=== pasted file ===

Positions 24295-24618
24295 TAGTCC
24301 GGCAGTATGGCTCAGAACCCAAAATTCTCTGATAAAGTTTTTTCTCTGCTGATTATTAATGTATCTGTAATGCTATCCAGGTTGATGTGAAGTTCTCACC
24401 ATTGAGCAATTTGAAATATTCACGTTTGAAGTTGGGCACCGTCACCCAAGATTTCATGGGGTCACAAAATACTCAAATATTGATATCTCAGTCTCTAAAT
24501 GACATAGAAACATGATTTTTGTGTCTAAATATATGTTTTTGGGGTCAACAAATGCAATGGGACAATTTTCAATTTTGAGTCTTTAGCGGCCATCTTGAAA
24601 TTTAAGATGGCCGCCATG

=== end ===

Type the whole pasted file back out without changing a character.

Positions 24295-24618
24295 TAGTCC
24301 GGCAGTATGGCTCAGAACCCAAAATTCTCTGATAAAGTTTTTTCTCTGCTGATTATTAATGTATCTGTAATGCTATCCAGGTTGATGTGAAGTTCTCACC
24401 ATTGAGCAATTTGAAATATTCACGTTTGAAGTTGGGCACCGTCACCCAAGATTTCATGGGGTCACAAAATACTCAAATATTGATATCTCAGTCTCTAAAT
24501 GACATAGAAACATGATTTTTGTGTCTAAATATATGTTTTTGGGGTCAACAAATGCAATGGGACAATTTTCAATTTTGAGTCTTTAGCGGCCATCTTGAAA
24601 TTTAAGATGGCCGCCATG